Here's a link to our original editorial.

Tune in and log on ... 'cross talk' alert (UPDATED, 4:17 p.m.)

A reminder: Four of the Republican candidates for U.S. Senate will debate this evening on Idaho Public Television.

The hour-long debate starts at 8 p.m., and will air live, unlike last week's taped debate sponsored by KTVB. You remember, that taped event that KTVB anchor Dee Sarton touted (inaccurately) as "the only time that the Republican Senate candidates will be meeting prior to the May 27th primary."

You'll hear from four of the candidates: Fred Adams of Idaho Falls; Richard Phenneger of Coeur d'Alene; Scott Syme of Wilder; and Neal Thompson of McCall. Lt. Gov. Jim Risch has declined the invite in favor of the KTVB event — protesting a Public Television format that allows "cross talk" between the candidates.

Wimping out? Most Idaho candidates flunk 'Political Courage Test'

Let's hope this isn't an omen for Tuesday's voter turnout.

A vast majority of Idaho candidates have blown off the "Political Courage Test," a survey by Project Vote Smart, a nonpartisan political research group based in Philipsburg, Mont.

From a Project Vote Smart press release: "Only 32 percent of the state’s candidates for U.S. House and Senate, and 23 percent of candidates for state legislative office were willing to answer questions on the issues that are of top concern to Idaho voters, such as school funding, budget and taxes, health care, security, and international issues."

Pretty unimpressive.

From the endorsement interviews: The District 14 family feud

The race between Mike Moyle and Nancy Merrill — two candidates from prominent West Ada County farming families — has the kind of backstory you'd expect from an episode of "Dallas."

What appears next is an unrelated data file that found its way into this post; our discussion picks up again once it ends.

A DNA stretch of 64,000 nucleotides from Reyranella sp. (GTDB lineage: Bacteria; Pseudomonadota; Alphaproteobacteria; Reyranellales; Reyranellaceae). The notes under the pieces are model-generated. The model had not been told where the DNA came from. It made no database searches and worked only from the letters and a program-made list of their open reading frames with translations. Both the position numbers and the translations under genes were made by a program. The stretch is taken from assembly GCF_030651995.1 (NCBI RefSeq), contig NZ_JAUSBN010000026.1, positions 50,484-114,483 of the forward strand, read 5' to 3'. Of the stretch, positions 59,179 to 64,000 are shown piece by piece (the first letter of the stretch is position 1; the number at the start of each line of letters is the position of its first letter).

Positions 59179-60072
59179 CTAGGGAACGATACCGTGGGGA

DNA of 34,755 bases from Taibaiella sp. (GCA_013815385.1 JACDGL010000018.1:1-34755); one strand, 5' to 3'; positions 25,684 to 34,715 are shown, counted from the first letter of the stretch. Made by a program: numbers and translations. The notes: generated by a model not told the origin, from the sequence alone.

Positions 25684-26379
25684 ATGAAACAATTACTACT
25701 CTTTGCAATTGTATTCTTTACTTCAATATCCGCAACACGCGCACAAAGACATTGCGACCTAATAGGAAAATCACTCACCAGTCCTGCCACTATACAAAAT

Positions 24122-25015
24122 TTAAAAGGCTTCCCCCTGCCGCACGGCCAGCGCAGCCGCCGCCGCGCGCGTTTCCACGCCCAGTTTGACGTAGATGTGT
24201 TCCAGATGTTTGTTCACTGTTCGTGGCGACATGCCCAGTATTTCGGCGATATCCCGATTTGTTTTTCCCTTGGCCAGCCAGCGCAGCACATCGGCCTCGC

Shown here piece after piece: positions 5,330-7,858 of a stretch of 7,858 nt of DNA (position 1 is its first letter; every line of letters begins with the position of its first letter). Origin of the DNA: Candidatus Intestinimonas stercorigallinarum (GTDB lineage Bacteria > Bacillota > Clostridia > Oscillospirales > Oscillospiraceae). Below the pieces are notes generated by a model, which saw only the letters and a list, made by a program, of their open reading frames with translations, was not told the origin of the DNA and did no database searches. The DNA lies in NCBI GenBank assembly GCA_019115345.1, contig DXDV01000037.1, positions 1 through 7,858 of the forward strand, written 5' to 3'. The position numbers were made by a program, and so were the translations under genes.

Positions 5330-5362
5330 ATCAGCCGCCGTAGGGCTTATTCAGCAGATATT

Even without the family history, the election between the incumbent Moyle and the last-minute write-in candidate Merrill would be interesting, because it forces the Treasure Valley's power elite to choose up sides. It is interesting to see who has joined Merrill's family, and who hasn't.

Among Merrill's early supporters are several elected officials: Eagle Mayor Phil Bandy, Ada County Highway District Commissioner John Franden, Boise City Council member Vern Bisterfeldt, and Boise School Board member A.J. Balukoff. A considerable risk for all four. If Moyle is re-elected, any of these officials and their entities might be looking for help from the Legislature.

From the endorsement interviews: Picking neither of the above

Rep. Bill Sali wrapped up his meeting with the Statesman editorial board — and challenger Matt Salisbury — with a quip for his opponent.

"Don't worry," Sali told Salisbury, "they're going to endorse you."

Turns out we couldn't endorse either candidate in the 1st Congressional District race (click here for this morning's editorial).

Some readers will think we copped out. I see it a little bit differently.

We did not endorse Sali in the 2006 Republican primary or the general election, and frankly, our board didn't see much in the past 16 months to change our mind. In Salisbuury, we saw a newcomer who just doesn't seem ready for the challenges of filling one of Idaho's two seats in the House of Representatives.